GM Defense, General Motors’ military vehicle and technology division, is pursuing a contract to produce the JLTV (Joint Light Tactical Vehicle) for the U.S. military. Additionally, GM Defense is looking to develop and produce the next-generation JLTV set to replace the current model.
The JLTV first hit full-rate production in 2019, replacing the up-armored Humvee. The JLTV serves the U.S. Army and U.S. Marine Corps, and was originally designed by Oshkosh Corporation between 2005 and 2015.
Now, in a recent round table with the media attended by GM Authority, General Motors Vice President of Global Product Programs, Tim Herrick, discussed future opportunities for GM Defense as related to the JLTV program.
“We purchased or rented two JLTVs. We actually took one of them and put it on durability [testing] out in [the GM Proving Grounds in] Yuma. And then we brought it back and tore it down in Warren. We actually had the Army in there when we had it in pieces, so we know it as well as or better than Oskhosh now,” said Herrick, who served as interim President of GM Defense until earlier this month.
According to Herrick, GM Defense is seeking to leverage General Motors’ production capabilities to provide the JLTV to the U.S. military.
“The number one item for getting JLTV is getting the manufacturing piece of it. And so we think, taking this full circle, we’ve proved it at Concord [the plant which produces the GM ISV], we’ve proved it at Factory Zero, and we prove when we stand up our plant in Oshawa, Canada during COVID and bring full-size trucks online there, and that would work perfectly for the JLTV,” Herrick said
“If I was sitting in Oshkosh, I would be a bit worried about [GM’s] ability,” he added.
Herrick also discussed how the production could theoretically be set up, with GM Defense taking over a portion of the manufacturing.
“By producing [the JLTV], we can also reduce the risk for the Army. We can bring in our industrial commercial base to bear on those pieces, we would love to have a split buy. That’s probably what we will propose for the JLTV, that [the Department of Defense] split it and we take 30-50 percent of it,” Herrick said.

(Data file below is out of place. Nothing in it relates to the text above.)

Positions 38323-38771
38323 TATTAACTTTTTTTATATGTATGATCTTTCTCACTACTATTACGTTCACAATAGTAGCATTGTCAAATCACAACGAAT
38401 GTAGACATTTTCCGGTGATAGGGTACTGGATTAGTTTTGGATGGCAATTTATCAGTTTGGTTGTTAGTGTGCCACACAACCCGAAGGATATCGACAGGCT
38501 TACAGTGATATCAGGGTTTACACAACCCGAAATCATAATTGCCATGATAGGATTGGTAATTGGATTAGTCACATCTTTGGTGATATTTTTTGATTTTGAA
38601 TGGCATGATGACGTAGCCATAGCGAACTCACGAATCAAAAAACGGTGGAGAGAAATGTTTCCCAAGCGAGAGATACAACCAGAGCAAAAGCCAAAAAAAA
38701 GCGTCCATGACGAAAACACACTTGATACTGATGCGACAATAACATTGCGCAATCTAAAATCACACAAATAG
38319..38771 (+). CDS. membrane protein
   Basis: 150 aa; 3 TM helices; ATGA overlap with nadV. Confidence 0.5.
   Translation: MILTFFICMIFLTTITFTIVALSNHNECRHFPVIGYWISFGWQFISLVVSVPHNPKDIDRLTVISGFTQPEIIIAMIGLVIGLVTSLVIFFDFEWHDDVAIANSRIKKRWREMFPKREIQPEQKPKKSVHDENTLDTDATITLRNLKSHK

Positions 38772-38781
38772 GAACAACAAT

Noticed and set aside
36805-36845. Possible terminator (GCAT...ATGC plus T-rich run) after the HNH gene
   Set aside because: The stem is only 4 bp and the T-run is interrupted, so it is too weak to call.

With production secured, GM Defense would then be poised to pursue the next-generation JLTV.
“Once that happens, you have two very viable competitors, one better than the other, you know who that is, and we would go after the next generation that’s lighter, faster, more sophisticated. We think that $12.3 billion to one supplier, we’d like to get in on that to deliver a better product.”
When asked about the prospect of a split buy and the Army’s reaction to such a proposal, Herrick indicated positivity.
“We’ve talked a lot about it. They’re open to it as part of the original thinking that they had. As they’re talking, we think they’re open for it. They haven’t shut the door on us,” Herrick said.
The recently-appointed GM Defense President Steve duMont also weighed in on the subject, saying:
“And it’s great to have our teammates here at Hendrick [Motorsports, a supplier for the GM ISV] and our teammates at Ricardo [another partner for the GM ISV], we think there’s a lot of value we can bring on JLTV and other programs. We’re not going to stop there, we’re going to continue looking for opportunities to bring the best technology,” duMont said, adding, “Competition is good, it drives cost down, and it brings innovation.”